Wednesday May 18 2005 12:00am WST
For Immediate Release
"The Australian prime Minister should get himself briefed over the right to enter Australia with the expressed intent to seek asylum, either 'unannounced', by aircraft, or by boat," WA Refugee group Project SafeCom said this morning in response to statements by the PM in Parliament yesterday, as reported in The Age newspaper (below).
"It is clear that the Prime Minister has no idea about the right to do so, or he knowingly maintains a false notion about the status of 'unauthorised arrivals', in this case the passengers of the Hao Kiet vessel that brought Vietnamese asylum seekers to Australia."
"It took an extensive project, initiated by Project SafeCom with the help of thousands of refugee advocates and run over almost a year that led to a reluctant admission by the Australian Press Council and subsequent rulings and bulletins by this Council, stating that use of the word "illegal" in reporting of asylum seekers and boat arrivals may well amount to incorrect reporting."
"It seems that the PM still has no idea that it is perfectly legal to arrive unannounced in Australia, also by boat, and do so with the intent to seek asylum. Either the PM is too stupid to understand this or he deliberately maintains a serious misrepresentation of the rights of asylum seekers."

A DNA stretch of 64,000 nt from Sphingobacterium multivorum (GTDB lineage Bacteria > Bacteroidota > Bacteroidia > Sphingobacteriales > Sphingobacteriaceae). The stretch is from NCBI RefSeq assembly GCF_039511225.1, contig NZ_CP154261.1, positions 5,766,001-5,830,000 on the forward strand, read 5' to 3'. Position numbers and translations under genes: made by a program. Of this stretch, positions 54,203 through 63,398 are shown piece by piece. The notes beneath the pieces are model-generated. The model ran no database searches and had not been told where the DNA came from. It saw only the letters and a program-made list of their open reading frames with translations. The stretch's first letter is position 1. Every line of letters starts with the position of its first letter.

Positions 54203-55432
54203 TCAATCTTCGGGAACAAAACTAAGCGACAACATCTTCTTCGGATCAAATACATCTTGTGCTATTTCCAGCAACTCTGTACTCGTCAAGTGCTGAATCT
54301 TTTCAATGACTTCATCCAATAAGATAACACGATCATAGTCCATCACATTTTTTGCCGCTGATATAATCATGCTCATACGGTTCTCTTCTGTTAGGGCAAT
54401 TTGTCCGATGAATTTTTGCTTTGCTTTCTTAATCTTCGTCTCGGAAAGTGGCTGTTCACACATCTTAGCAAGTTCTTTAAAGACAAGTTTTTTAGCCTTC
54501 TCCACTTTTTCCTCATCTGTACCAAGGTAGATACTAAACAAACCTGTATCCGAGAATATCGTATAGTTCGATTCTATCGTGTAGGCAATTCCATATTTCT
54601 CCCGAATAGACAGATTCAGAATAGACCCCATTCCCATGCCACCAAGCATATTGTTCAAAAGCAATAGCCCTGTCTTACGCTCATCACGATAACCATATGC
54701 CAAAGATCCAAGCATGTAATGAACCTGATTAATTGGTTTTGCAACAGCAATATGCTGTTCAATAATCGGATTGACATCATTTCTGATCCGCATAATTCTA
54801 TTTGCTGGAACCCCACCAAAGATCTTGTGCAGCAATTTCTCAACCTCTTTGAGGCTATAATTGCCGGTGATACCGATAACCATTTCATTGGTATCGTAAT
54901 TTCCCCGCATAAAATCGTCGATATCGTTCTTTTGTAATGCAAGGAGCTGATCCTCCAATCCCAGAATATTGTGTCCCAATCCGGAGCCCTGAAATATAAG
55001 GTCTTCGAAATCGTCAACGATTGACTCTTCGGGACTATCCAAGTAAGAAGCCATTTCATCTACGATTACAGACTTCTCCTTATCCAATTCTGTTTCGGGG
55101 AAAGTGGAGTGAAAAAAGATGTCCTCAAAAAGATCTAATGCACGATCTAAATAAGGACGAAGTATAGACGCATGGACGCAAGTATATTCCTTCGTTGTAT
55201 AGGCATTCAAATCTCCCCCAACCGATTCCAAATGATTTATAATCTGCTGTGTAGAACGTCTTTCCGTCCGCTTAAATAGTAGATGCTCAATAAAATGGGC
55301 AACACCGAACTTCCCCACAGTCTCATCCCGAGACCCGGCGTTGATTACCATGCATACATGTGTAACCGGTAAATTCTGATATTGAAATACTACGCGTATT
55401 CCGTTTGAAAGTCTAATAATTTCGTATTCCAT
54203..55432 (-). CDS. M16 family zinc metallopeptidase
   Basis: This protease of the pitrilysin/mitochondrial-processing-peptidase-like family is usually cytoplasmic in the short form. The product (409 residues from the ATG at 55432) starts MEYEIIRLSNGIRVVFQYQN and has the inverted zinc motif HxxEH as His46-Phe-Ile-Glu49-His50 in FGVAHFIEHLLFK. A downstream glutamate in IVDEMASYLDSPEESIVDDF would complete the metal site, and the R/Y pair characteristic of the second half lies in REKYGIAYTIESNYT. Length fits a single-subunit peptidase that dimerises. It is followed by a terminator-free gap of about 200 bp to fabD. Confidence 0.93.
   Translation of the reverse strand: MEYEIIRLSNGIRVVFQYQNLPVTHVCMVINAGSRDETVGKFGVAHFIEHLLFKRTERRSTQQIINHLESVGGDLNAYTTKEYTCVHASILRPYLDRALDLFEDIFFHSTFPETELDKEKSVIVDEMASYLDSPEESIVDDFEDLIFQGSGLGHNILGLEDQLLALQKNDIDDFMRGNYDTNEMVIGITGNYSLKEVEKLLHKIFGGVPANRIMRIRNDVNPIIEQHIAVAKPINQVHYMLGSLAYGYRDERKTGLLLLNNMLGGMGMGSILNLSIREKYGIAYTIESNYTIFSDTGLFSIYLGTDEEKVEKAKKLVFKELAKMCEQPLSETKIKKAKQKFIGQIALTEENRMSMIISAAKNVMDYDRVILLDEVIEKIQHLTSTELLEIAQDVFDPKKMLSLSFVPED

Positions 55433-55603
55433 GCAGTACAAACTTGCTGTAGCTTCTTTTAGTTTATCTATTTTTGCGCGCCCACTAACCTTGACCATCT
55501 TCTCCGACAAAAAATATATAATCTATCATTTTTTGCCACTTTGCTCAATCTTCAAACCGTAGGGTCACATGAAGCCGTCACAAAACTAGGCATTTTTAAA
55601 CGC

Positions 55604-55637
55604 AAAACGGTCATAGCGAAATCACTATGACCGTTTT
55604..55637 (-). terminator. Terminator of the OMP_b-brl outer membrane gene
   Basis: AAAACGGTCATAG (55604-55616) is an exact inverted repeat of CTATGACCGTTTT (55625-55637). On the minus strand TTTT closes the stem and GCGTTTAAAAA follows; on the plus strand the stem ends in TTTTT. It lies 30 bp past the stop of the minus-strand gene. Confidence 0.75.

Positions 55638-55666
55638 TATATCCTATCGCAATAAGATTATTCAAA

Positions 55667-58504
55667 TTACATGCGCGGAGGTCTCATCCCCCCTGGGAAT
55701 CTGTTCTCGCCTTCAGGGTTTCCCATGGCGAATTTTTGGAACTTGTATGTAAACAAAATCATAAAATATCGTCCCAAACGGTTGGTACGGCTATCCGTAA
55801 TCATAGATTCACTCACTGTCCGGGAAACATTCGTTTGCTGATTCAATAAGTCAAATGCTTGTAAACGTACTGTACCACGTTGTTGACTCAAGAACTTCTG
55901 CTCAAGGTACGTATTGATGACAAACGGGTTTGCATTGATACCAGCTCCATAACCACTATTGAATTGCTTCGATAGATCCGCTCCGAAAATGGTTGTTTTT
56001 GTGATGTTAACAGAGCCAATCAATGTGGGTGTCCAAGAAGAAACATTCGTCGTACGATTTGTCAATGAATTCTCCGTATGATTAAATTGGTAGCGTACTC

For more information:
Jack H Smit
Project SafeCom Inc.
[phone number posted]
Baby's parents illegals, says PM
By Michelle Grattan and Andra Jackson
May 27, 2005
People should remember that the Vietnamese parents of newborn Michael Tran were illegally in Australia, Prime Minister John Howard said yesterday, as he denied making policy on the run about where they will live.
"When their final status is determined, there is a question of whether the family returns to Vietnam," he said, adding that they could choose to go back there any time before that.
The baby was born on Monday in a Perth hospital. His parents, Minh Dat Tran and Hoai Thu Nguyen, are awaiting the outcome of an appeal to the Refugee Review Tribunal and are among 35 asylum seekers who have spent two years in detention on Christmas Island.
Mr Howard said his statement on Wednesday that the baby would not be sent to Christmas Island had been based on his department's advice. It had been told by immigration that the family would continue in community accommodation in Perth - to where the parents had come before the birth - and "there was no immediate plan to return them to Christmas Island".
Mr Howard's statement had contradicted evidence that day from an immigration official and minister Amanda Vanstone to a Senate committee. They had indicated the family would be returned to Christmas Island.
Mr Howard said yesterday that immigration would discuss the family's options with them, "which include community accommodation and possibly return to Christmas Island".
An immigration spokesman said the family would return to community detention in Perth, where they will live under 24-hour guard.
Refugee advocate Kay Bernard said the couple wanted to move to Melbourne, where they have relatives.
Asked yesterday on the ABC about the inconsistency of having some children released from detention while others remained, Senator Vanstone said each case was considered individually.